What is scale-in?
But first, let’s look at what scale-in actually means:
In trading, to scale in means to gradually build up your position size as the market creates more entry opportunities. The scale-in strategy is a part of a well-thought-out trading plan, rather than a reactionary attempt to salvage a losing trade.
For stock investors, the scale-in strategy is buying additional stock as the price drops. An investor using this strategy assumes that the price decline is temporary and the stock will ultimately rebound, making the lower price a relative bargain. It’s one method (of many) of how to make a mean reversion strategy.
So, buying as the stock price drops becomes a planned trade entry strategy. In essence, the scale-in strategy is the process of gradually increasing a stock position until it reaches the number of shares or you have invested the dollar amount you planned to invest.
The scale-in strategy offers more flexibility in market timing and enables you to achieve the most optimal average price for their positions.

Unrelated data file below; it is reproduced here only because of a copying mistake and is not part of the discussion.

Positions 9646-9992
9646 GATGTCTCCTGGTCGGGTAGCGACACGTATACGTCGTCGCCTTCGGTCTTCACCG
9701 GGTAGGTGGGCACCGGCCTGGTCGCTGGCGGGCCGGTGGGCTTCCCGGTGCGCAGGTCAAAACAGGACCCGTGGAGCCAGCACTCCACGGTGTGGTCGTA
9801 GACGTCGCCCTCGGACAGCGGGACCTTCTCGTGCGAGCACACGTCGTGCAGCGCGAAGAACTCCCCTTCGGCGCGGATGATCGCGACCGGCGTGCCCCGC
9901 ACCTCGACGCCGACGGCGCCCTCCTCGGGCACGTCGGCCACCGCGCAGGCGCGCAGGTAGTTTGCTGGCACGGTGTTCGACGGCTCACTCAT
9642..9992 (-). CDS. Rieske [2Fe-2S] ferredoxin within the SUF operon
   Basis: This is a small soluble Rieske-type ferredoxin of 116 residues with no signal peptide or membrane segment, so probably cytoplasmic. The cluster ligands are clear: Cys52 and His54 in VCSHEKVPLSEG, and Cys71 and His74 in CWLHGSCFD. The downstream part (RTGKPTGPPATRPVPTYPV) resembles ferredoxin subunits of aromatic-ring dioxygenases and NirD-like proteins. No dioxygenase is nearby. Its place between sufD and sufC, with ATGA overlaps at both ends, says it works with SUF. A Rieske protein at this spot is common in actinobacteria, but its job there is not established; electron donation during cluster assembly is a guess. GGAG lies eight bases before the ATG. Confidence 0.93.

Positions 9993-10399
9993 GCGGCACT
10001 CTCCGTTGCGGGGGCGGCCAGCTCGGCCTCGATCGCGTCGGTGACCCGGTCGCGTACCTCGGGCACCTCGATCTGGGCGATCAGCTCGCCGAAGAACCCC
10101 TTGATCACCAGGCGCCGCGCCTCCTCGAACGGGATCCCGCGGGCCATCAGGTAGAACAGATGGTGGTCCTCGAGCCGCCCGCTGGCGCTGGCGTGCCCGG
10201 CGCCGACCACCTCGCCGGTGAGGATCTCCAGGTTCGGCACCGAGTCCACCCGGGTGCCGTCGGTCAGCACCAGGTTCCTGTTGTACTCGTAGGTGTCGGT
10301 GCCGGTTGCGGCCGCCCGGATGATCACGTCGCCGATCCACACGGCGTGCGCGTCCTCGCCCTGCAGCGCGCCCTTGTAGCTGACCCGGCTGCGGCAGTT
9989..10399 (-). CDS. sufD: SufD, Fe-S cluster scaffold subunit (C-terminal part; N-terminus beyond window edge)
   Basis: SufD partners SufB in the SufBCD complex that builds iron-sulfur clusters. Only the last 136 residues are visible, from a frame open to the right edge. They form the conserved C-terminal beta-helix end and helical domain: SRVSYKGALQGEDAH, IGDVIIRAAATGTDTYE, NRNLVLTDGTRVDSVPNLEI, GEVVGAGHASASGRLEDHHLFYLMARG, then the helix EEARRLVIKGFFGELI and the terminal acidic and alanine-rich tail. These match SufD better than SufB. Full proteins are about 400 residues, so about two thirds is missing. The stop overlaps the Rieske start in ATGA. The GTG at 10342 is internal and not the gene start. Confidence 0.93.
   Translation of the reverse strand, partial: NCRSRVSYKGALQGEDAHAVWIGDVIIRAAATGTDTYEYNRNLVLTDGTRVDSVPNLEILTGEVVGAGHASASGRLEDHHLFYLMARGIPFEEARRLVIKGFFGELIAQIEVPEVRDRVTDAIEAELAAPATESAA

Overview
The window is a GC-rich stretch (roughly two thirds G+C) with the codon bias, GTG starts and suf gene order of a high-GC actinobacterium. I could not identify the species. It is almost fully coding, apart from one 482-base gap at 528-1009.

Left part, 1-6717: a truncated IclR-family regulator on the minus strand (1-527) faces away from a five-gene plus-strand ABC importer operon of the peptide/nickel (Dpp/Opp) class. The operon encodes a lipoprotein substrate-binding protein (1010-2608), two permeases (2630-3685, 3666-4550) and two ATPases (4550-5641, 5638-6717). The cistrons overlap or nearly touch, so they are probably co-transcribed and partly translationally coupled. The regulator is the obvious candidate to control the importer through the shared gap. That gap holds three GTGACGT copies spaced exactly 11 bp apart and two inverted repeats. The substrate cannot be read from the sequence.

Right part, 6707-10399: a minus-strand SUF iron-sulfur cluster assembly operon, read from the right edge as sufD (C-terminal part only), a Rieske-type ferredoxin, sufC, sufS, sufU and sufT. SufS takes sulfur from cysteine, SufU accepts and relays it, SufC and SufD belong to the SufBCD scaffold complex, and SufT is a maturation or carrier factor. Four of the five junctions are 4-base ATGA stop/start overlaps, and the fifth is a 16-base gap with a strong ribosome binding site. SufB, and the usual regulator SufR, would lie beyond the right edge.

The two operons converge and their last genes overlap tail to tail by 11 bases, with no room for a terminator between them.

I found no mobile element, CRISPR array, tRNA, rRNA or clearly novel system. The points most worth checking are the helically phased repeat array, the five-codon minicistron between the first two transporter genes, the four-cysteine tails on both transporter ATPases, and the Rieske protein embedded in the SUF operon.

However, the process requires enormous discipline to stick to the plan when things seem to be falling apart because most of the time, you would be going against the grain and catching a falling knife — buying when the market is selling or selling when the market is buying.
To be successful with the scale-in strategy, you need to be totally convinced and not bother about the so-called wisdom of the masses, but you must be present enough to regularly assess your strategy based on your parameters and performance indices.
There are different ways of implementing the scale-in strategy. One common one among investors in the stock market is dollar-cost-average, which involves buying shares as the price decreases.